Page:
Northwood City Council agreed last week to use $20,000 of revenues from the city's red-light cameras -- which typically are used for safety purposes -- to train firefighters, paramedics, and emergency medical technicians.
The city is trying to rebuild its fire and rescue department, which now has 39 members, down more than a dozen from its peak. Some families involved in the department have moved out of the community, but Northwood is loosening its requirement that volunteers live within the city limits if they are close enough to respond quickly, Administrator Dennis Recker said.
"Small-town fire departments, they're family departments, and that's where you recruit from," Mr. Recker said. "It's a drop-off. It's not catastrophic, but we are trying to … turn it around."
Northwood is looking at working with Owens Community College and other organizations to see if they can recruit students to help with firefighting and emergency medical services, Mr. Recker said. The department is made up mostly of volunteers who are paid by the call.
Mr. Recker said city council is continuing to consider changing the fire chief's position from full time to part time, which would save more than $60,000 a year and probably would be temporary. Tim Romstadt has resigned as full-time chief but at his request was reassigned to deputy chief, a part-time position.
As of April 23, Northwood has had two firefighters, typically a paramedic and EMT, on duty from 7 a.m. to 5 p.m. Monday through Friday, which is when 60 percent of calls occur, Mr. Recker said.
It also increased to $4 an hour from $2.75 the pay for those who carry pagers and are the primary responders on evenings and weekends.
"It's only really because people care about the community and making themselves available," Mr. Recker said.
Also last week, Northwood City Council approved a Community Reinvestment Area Agreement with McNerney Development LLC, which plans to construct a 20,400-square-foot building in its industrial park off Tracy Road in hopes of attracting a business. The 10-year agreement calls for an exemption from the property's real estate taxes to the city only, not the school district, which is worth about $375,000.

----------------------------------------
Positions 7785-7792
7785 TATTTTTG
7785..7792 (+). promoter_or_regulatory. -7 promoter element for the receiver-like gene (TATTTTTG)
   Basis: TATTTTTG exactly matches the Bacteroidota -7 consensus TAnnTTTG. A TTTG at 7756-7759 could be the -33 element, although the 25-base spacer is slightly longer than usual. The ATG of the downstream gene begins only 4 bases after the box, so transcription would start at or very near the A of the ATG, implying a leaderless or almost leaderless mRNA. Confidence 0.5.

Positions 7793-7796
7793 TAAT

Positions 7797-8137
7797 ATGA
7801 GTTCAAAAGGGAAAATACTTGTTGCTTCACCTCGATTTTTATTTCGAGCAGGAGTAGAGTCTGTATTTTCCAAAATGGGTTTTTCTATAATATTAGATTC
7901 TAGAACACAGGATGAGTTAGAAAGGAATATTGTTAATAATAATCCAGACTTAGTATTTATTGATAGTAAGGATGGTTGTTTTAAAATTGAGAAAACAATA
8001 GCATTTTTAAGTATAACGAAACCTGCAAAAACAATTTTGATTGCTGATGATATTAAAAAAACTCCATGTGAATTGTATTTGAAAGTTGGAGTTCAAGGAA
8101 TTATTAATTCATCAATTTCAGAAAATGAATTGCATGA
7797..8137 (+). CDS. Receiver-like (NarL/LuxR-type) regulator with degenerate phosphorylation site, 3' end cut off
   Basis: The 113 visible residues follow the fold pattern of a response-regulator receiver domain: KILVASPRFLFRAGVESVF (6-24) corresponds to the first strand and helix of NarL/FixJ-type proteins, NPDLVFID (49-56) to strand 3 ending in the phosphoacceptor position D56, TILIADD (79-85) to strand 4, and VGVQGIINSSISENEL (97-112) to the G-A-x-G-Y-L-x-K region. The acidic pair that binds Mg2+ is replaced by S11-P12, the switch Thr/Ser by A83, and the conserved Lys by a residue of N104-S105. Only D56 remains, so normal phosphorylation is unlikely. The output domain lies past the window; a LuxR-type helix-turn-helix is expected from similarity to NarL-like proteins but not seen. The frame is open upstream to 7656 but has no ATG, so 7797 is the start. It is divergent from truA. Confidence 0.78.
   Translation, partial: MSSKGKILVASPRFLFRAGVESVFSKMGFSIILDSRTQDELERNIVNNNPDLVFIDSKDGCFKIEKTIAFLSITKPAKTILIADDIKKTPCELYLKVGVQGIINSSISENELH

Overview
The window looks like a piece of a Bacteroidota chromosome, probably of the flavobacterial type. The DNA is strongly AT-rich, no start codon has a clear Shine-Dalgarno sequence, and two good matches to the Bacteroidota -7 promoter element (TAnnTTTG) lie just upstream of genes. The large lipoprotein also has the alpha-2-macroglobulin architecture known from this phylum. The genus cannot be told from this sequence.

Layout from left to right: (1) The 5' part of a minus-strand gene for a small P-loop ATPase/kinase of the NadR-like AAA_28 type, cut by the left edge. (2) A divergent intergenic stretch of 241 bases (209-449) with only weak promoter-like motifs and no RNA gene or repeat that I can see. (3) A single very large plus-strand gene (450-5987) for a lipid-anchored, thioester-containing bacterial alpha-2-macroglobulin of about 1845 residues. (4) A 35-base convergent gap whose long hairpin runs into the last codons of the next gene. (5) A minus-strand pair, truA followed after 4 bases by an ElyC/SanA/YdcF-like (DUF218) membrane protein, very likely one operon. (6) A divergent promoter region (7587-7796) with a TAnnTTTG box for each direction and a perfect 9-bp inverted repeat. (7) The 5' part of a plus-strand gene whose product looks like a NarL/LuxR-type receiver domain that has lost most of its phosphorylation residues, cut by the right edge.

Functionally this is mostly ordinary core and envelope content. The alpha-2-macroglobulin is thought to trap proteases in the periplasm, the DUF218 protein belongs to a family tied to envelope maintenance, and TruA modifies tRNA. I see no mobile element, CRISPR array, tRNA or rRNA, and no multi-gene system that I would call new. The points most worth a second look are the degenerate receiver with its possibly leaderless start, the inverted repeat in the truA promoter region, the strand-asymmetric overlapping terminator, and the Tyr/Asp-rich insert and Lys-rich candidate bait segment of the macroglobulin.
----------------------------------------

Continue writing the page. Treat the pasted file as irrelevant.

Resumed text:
Meanwhile, Oregon City Council agreed last week to renew a $2,500-a-year contract with Lucas County to provide dog control services through the dog warden until Dec. 31, 2013. City officials had considered forgoing the contract but decided city police needed the service at times.
Oregon Mayor Mike Seferian tabled the $49,000-a-year appointment of Paul Goldberg as law director starting July 1 after Councilman Sandy Bihn questioned the job description and terms of the proposed agreement. She said council should see the final document before approving it.
Mr. Goldberg, who has been Oregon's law director on contract at more than $150,000 annually, retired at the end of April.
He would get vacation, sick time, and health-care benefits if he became a city employee, but he would not accrue vacation time upon leaving, said Michael Beazley, city administrator.
The hope is to have Mr. Goldberg serve as law director for 18 months to two years so another attorney could be found, Mayor Seferian said. Mr. Goldberg cannot be rehired for 60 days, so there is time to work on a final agreement and present it to council for approval, he said.
"It's really not a problem -- time is not a factor," Mayor Seferian told council. "We've got 60 days."
He added: "We want everyone to be comfortable with that."
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